“Please join us in wearing black tomorrow in solidarity with men and women asking for equality, respect and meaningful change within all industries. Pass it on. #WhyWeWearBlack #Time'sUp” - Alyssa Milano (Jan. 6, 2018)
Ms. Milano’s tweet referred to the Golden Globe awards, where many women were planning to wear black as a political statement, drawing attention to both the #WhyWeWearBlack and #TimesUp hashtags. On Sunday, it was announced that eight stars had invited key activists in the #MeToo movement to attend as their guests, including the movement’s founder Tarana Burke. In turn, Ms. Burke released a joint statement on her Facebook page: “(...) Our goal in attending the Golden Globes is to shift the focus back to survivors and on systemic, lasting solutions. Each of us will be highlighting legislative, community-level and interpersonal solutions that contribute to ending violence against women in all our communities. It is our hope that in doing so, we will also help to broaden conversations about the connection to power, privilege and other systemic inequalities. (...)”
When I first saw Ms. Milano’s tweet, I quote-tweeted it back out immediately. In the spirit of broadening conversations, I commented, “(Though, as always, I would add "and non-binary people" to the list.)”. Ms. Burke set a similar theme herself later in the day, commenting, “ (...) It’s people across all genders, all races, all classes. (...)”
In that spirit, I want to share one of my own #MeToo moments, from an unpublished blog written earlier this year.
Sometimes, even in Northampton, I find myself looking nervously over my shoulder when walking alone late at night. Usually, it's nothing. In fact, almost always, it's nothing. But almost always is not always.
Haymarket Café was closing up, so I stood up and smoothed my skirt, put my espresso glass in the bus bucket, packed up my laptop, and decided to treat myself to a Glazed Doughnut. And maybe some Rao's coffee. As usual, people were hanging out on the benches in downtown Northampton, and I smiled as I passed a man with a cane. He smiled back. Moments later, I crossed at the rainbow crosswalk and took a right.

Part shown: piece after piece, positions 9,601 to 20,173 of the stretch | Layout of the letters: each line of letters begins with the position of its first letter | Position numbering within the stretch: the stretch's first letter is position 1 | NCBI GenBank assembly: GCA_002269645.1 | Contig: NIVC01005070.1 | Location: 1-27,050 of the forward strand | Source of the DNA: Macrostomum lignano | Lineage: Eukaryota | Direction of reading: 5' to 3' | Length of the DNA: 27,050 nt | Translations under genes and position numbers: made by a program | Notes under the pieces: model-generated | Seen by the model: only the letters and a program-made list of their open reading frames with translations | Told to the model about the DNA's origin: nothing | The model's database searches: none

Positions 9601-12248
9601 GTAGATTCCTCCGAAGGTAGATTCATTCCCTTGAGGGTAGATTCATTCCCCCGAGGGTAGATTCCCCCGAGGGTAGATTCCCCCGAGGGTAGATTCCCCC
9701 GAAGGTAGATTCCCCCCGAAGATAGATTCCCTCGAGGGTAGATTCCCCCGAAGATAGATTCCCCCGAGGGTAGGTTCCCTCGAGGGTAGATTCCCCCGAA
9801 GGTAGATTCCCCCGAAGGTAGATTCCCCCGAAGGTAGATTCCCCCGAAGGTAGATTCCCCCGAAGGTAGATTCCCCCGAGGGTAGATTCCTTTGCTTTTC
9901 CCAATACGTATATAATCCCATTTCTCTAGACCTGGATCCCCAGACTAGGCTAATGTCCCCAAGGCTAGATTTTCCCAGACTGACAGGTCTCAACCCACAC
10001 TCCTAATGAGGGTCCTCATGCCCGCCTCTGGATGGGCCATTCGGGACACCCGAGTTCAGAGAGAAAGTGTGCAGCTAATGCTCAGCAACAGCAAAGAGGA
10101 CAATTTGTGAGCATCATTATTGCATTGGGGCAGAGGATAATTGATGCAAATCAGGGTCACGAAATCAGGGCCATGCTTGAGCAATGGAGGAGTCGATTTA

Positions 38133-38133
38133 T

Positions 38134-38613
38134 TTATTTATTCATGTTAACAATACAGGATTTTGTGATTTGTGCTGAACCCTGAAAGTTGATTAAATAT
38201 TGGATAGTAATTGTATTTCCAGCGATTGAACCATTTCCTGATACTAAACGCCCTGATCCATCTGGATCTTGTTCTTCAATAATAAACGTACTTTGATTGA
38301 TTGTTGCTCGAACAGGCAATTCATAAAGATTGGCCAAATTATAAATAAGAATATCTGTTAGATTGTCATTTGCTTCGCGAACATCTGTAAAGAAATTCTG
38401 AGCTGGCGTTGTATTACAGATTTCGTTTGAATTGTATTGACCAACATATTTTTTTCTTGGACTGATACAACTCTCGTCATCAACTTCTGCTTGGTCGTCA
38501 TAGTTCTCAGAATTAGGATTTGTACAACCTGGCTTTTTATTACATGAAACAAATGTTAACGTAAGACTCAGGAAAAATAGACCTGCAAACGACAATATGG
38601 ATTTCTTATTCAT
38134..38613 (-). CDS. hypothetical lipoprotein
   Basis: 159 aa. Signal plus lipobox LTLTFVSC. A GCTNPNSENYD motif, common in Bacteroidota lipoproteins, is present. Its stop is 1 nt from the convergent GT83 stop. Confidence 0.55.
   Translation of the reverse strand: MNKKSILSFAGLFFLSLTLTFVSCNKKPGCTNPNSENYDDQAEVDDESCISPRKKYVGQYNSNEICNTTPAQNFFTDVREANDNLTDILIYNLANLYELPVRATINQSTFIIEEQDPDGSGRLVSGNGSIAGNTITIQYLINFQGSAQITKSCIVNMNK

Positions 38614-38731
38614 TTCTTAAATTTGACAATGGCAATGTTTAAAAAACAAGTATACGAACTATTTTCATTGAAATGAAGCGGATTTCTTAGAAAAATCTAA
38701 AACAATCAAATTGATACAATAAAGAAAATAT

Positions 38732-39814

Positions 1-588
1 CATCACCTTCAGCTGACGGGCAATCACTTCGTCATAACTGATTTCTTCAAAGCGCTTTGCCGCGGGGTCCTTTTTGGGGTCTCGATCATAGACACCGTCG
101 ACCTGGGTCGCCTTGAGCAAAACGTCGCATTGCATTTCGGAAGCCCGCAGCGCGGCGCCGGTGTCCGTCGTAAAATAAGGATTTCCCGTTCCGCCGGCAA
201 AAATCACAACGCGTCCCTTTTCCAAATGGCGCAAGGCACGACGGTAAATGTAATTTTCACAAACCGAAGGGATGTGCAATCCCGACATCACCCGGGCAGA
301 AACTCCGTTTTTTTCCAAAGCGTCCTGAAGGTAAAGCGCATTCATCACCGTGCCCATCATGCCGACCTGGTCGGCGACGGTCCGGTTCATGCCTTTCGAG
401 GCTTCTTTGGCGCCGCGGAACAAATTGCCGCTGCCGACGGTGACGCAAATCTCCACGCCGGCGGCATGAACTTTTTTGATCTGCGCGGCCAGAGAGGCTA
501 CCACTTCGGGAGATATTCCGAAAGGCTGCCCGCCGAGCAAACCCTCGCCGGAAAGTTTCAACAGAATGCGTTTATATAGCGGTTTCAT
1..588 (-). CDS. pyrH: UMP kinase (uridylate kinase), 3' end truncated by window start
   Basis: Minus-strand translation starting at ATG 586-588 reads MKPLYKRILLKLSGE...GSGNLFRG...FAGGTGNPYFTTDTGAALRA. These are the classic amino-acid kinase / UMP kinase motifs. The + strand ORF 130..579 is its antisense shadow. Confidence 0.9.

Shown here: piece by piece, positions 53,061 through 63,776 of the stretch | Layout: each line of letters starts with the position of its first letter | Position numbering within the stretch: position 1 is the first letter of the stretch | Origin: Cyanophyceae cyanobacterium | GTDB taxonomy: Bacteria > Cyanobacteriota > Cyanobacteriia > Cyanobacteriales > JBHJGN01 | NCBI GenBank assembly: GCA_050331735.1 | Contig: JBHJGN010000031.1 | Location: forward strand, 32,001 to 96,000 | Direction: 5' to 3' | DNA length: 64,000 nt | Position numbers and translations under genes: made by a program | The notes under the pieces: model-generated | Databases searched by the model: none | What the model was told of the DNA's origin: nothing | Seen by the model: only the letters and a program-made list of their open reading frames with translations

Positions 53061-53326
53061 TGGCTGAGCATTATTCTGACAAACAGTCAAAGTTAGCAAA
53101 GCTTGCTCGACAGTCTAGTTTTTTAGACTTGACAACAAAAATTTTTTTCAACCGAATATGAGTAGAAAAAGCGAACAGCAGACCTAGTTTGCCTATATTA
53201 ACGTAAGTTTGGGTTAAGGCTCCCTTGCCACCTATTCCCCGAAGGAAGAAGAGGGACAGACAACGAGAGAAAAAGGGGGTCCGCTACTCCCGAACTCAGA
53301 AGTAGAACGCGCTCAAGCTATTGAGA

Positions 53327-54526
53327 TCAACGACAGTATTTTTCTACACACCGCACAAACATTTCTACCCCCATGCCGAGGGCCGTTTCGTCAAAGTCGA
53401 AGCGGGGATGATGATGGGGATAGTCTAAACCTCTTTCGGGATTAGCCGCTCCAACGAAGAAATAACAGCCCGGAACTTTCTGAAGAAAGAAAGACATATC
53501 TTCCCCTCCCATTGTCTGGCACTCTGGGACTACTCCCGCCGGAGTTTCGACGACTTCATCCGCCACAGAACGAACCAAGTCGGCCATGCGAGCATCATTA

And then after a bit, I heard a steady tapping behind me. I was in heels and so unable to run worth anything, and my heart rate rose though I consciously didn't alter my posture or pace. It was the man with the cane, walking with a slight limp I was slightly ashamed to wish was much more pronounced, gradually coming up alongside me. “Nice legs,” he commented. “Thanks,” I said as noncommittally as I could. “You mind if I walk with you?” “Umm, well,” I said, “I'm just about to where I'm going anyway. Have a good night.” And I gratefully turned into Glazed Doughnut Shop, hoping and praying he wouldn't turn in as well, secure in the knowledge that I was welcome there even in a skirt and heels and that, even if I wasn't, Massachusetts law was on my side. “Have a good night,” he said, and he tapped on down the street.
So in one sense, a totally innocuous encounter. Mild compared to what many women face. A compliment (if inappropriate). A request (if unwelcome). No issues when the request was turned aside (fortunately). Male privilege, keeping me safe again. A woman might have been as lucky. But then again, she might not have.
And yet... I've noticed something. I don't get a ton of compliments on my legs, but when I do, it's almost always when I'm wearing a skirt. I wear shorts from May (April when I can) through September (October when I can), dressier occasions excluded, and far more often than skirts. So what it is about skirts that invites compliments?
What could it be???
If that sense of public ownership of my body is something I primarily have to deal with only when presenting on the feminine end of the spectrum, it is easy to understand why women have to deal with it regularly - many women I know say daily. It may or may not lead to physical violence, but it is a violence nonetheless, meant to reinforce the patriarchal power structure.
“The #TIMESUP initiative joins an ever-growing collective of organizations, movements, and leaders working to end gender-based violence. We look forward to partnering with them and others to organize, support all survivors, and find solutions that ensure a future where all women and all people can live and work with dignity.” (Burke et al)
Tarana Burke’s goal is congruent with our school’s mission. As such, it is unsurprising that the voices of some of our graduates are found among these organizations, movements, and leaders, and also (along with some of our students) working to support them each in their own way. It’s still too early to tell for certain whether #MeToo is truly a turning point in our society’s culture, and whether it will lead to a permanent reversal in patriarchal thinking. But it’s certainly looking better all the time, and if sufficient numbers of people nationally match our school community’s willingness to name and resist oppression and marginalization, hope will continue to grow stronger.
“Speaking your truth is the most powerful tool we all have.” (Oprah Winfrey, 2018 Golden Globe Awards) Be true to your power. Speak out. And out, and out, and out, and out again. Until our society cannot help but listen. Because that is what will bring the change we need.